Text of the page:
Commentary: Gasping for rare air, I approached the 12,500' lip leading to the open, rock-studded rampart of Gilbert Peak, penultimate peak in the state of Utah. The state with "over-propagation of the planet" as its motto. Aren't 6 billion! people enough?!! (See the sites at the top of the page for the ghastly data.) Nose-to-nose with an Old Man of the Mountains dwarfish sunflower, I inched up to the rolled lip of this part-time couloir and pulled out my GPS, providing an excellent and much needed excuse to catch my breath. As I knew, the obvious peak that overhangs the pass is not Gilbert. Instead, Gilbert is over a mile and a half to the NE from my present position. On I plodded, over a lunar plateau of Uinta rock, eventually arriving at the summit. The 'easier' route is to hike up the ramp from near Dollar Lake. My feet were bruised and I was tired as I enjoyed the good views from Gilbert.
The Day: The weather was excellent as I hiked to Elkhorn Crossing, and, after crossing the Henrys Fork, it continued as I hiked ever upward toward Gunsight Pass. Along the way, I enjoyed glimpses of big mountains. This is the straight-line route to the pass, past Dollar Lake. I encountered a republican caucus of domestic sheep clogging a high meadow below Dollar Lake. Their caucus highlights thickly dotted the pruned-to-dirt once-meadow. Trees became more scarce and I camped about a mile from Gunsight Pass. After establishing camp in a tiny cove of wind-cropped firs, I headed for Gilbert Peak, second highest point in Utah. Ahh, to be penultimate in this pretty great state.
Day 3: Kingly Ultimate: (from camp (@11,200') a mile below Gunsight Pass (11,888') to Anderson Pass (12,450') to Kings Peak (13,528'), down couloir slide to complete loop; 10 miles, 16 ERM.)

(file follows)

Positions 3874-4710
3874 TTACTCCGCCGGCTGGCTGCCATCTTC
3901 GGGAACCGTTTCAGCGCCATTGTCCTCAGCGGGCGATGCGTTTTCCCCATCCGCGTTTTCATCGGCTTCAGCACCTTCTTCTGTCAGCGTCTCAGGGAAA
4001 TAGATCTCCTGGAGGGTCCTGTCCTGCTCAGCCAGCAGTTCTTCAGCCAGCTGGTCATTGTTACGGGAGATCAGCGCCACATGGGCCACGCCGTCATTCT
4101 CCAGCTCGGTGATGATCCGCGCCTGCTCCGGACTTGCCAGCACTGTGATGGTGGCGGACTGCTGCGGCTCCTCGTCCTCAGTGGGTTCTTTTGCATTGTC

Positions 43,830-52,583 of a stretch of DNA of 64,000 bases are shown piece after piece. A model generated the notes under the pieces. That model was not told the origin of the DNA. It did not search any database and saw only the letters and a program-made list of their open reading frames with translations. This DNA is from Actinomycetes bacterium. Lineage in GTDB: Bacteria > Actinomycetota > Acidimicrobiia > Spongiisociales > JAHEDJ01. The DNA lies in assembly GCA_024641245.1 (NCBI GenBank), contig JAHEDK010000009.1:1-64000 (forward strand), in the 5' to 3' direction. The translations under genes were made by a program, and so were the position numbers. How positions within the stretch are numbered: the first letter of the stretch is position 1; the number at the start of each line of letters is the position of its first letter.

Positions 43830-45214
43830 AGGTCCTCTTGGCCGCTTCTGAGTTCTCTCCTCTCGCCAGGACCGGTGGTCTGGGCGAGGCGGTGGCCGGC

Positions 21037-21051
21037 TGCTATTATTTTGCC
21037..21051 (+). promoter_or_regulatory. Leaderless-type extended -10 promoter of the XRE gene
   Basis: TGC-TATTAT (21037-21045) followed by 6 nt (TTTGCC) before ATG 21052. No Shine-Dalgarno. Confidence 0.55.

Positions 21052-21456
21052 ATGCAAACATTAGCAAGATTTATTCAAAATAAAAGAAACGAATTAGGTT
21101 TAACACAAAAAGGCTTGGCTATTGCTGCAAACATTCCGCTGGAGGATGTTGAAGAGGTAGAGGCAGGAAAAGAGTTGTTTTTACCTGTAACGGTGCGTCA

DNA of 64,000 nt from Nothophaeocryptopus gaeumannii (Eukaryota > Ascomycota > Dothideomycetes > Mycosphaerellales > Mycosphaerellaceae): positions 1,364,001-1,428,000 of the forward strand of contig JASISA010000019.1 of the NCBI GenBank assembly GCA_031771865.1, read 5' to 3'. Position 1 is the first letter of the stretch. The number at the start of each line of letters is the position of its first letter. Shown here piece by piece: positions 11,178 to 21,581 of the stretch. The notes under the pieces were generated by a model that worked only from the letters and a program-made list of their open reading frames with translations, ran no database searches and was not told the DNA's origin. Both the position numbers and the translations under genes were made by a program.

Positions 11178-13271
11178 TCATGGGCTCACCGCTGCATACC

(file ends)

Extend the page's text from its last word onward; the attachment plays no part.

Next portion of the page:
Commentary: The Nth (at least 6th) squall slapped the top of the tent, and pelting ice or hail again bumped me out of a pleasant dream. "It must be nearly dawn" I muttered to myself. "No, it's that nearly full moonlight peeping in between clouds" I concluded. "And," I added, "It's a good thing the tent is ensconced inside these low trees - otherwise the winds would be slapping around the entire tent!" The remainder of the night, I dreamed of tornadoes on Kings Peak, tornadoes like the one that had recently missed its intended target of the lds office building in Smog Lake, Utah. I could see the brass-plated Moroni, frozen in the process of blowing his horn for all the faithful to multiply, uprooted from the temple at the center of the earth and whirling around in the vortex of the tornado with abandoned beer bottles, climbers sleeping in their tents, hoods and other parts from mormon assault vehicles (e.g., Suburbans, other vehicles capable of carrying more than 6), and other unidentifiable stuff. Wait, is that Toto I hear yipping in the swirl? Am I in Kansas? Yikes!
The Day: I awoke to clear skies over the Henry Fork basin, and a dark mulling mass over Kings, obscuring most of the peak. I thought to myself, "perhaps my dreams last night will come true today..." "Maybe it will clear off" my hopeful side noted. I packed lots of stuff in the pack, and headed up the trail to Gunsight Pass at 11,888'. After considering contouring high from the pass, SW, to meet the trail to Anderson Pass, I dropped on the trail into Painter Basin, enjoying the easy stroll through alpine-like tundra. Along the way, I encountered a young grouse, who almost posed for a photo. From the Painter Basin junction at 11,286', I began the broad shelf-walk to Anderson Pass at 12,450', significantly decreasing the remaining elevation to the top of Utah. Along the way, I refilled water bottles and began gorp stops.
At Anderson Pass, I sat in the lee of a rock outcrop and ate lunch mostly out of the gathering wind. Then I began the rock-hop to Kings Peak, which took about an hour up and less than this down. It was a day for good views, and I lounged awhile on the summit. America's Roof and the Highpointers' Club (web addresses above) list Kings Peak as the 7th highest in the U.S., and rank it 7th in difficulty, in regard to round trip mileage, vertical gain, elevation, and climbing classification. I considered my kingly perch overlooking Yellowstone Creek in Garfield Basin to the SW, Atwood and Painter Basins and the forks of the Uinta River to the East, and, of course, the Henrys Fork Basin to the North, and I classified what I saw as "wondrous," with special consideration to the lovely lack of developed anything.